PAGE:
- Use the Media Browser panel to locate and import your media files. To preview a video in the Source Monitor, double-click it. To import media files, select them and right-click on them to choose Import.
- Bins allow you to organize your clips in the same way that you might organize files in folders on your computer. To create a new bin, click the New Bin button in the Project panel.
Most of the creative work in Premiere Pro happens when you build a sequence of clips that play, one after another. You’ll need to create a sequence before you can add clips to it.
For this lesson, I'm working with a project file called 01_04 Build a sequence.prproj. And you can find that with the media included with this lesson, just double click on the project file to open it. Clips in the Project panel are ready to be combined creatively by adding them to a sequence. Now a sequence is a container and as you may be able to tell from the name clips added to a sequence are organized into a series of items that will play one after another. And let's create one now. This is a simple project with just three clips. I'll switch this to the Icon View so you can see the contents of them. The clips are already imported and you can see the Timeline panel says Drop media here to create sequence. So, let's do that. I'm going to drag on the blank space of the Project panel to lasso across these three clips, so that all three are selected and I'm going to drag them into the Timeline panel. They've been added in the order I selected them one after another with time going from left to right. I'm just going to click and drag up here at the far left of the Timeline panel, so you can see the thumbnails for the clips. This area in the Timeline panel is called the Track Header. At the top here, you can see some numbers indicating the passage of time. And if I click on those numbers you can see the blue Play head here moves to where I click. The Play head indicates the frame that I'm going to be looking at. I can play the contents of my sequence by clicking the Play button on the Program monitor. That becomes a Stop button. So, you can click that to stop playback too. You can also use the Spacebar just like this. As the Play head moves across a cut you'll see that we transition from one clip to another. And you can also drag the Play head across the sequence, so here... I'm moving quite quickly through the content. When this sequence was created which happened when I dragged the clips into the Timeline panel it also appeared in the Project panel. It has the same name as the first clip selected. And you'll notice that there's a little icon. I'm going to click away to deselect it. There's a different icon for sequences as you'll see on clips, just at the bottom right hand corner of the thumbnail. If I go to the List View you can see the icons a little bit more clearly. I'm going to click on the name for this just once to select and once again to highlight the text and I'm going to call it First Sequence. I'll just click away to apply that. Now you can have as many sequences as you like. The professional editors sometimes combine sequences in creative ways. I want to draw your attention, in the Timeline panel over here on the right to these thin lines dividing sections of the Timeline panel, each of these is a track you can put clips on to. I've put clips here onto Video 1 and you can see we've got V1, V2, V3 and so on, we've got A1, A2, A3 for audio. You can just about make out the waveforms for these clips as well. That's showing how loud the audio is that's associated with these particular video clips. All the audio tracks play together but video tracks play one above the other. So, if you had a title or graphic you would put that on an upper video track maybe V2 or V3 to play in front of a lower track. Video and audio clips are separate in the Timeline panel. But because these clips came together when you click on the video it selects the Audio 2 and vice-versa. If I want to remove a clip I can just make sure it's selected by single clicking and hit the Delete key and it's gone. I'm going to undo that with Ctrl+Z on Windows, that'll be Command+Z on Mac OS. If I want to remove this clip without leaving a gap I can hold the Shift key while I press Delete. I'm going to go back to the Icon View in the Project panel and find that clip again, here it is and drag it onto the Timeline. And you'll notice when I do it snaps into position. See as I drag there it jumps into position just at the end of the series, releasing the mouse button places the clip. Another way to create a new sequence is to select a number of clips in the Project panel here, I'm holding the Shift key down to select all three of these clips again and I'm going to right click and I'm going to choose New Sequence from Clip. It has the same effect as dragging the clips into an empty Timeline panel. And right away you can see the new sequence has been created right here in the Project panel. So that's how you build a new sequence, add and remove clips in Adobe Premiere Pro.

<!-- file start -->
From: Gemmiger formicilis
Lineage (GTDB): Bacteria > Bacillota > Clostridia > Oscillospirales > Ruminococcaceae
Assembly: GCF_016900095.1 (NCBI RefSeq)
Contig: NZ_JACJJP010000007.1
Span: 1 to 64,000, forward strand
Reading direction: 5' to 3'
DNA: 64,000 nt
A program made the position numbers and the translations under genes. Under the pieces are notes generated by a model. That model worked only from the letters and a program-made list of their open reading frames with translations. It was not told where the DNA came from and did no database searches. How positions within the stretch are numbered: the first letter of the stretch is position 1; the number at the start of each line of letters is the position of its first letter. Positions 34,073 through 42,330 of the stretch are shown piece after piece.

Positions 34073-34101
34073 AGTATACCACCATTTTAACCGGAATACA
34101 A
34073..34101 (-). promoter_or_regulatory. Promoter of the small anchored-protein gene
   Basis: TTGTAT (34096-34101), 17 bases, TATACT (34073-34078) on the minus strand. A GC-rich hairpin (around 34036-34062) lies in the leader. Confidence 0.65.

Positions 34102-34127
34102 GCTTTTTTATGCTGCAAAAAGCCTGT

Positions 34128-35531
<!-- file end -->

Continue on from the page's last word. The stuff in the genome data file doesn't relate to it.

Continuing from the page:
What you learned: Build a sequence
- When you create a sequence, it appears in the Project panel along with your clips. You can create as many sequences as you want in the same project.
- To create a new sequence, drag one or more clips into the empty Timeline panel, or select one or more clips in the Project panel, right-click on the selection and choose New Sequence from Clip.
- Add more clips by dragging them into the Timeline panel.
- To remove a clip from the sequence, select it and press Backspace (Windows) or Delete (macOS). If you select clips and press Shift+Delete (Windows) or Shift+fn+Delete (macOS), they will be removed without leaving a gap in the sequence.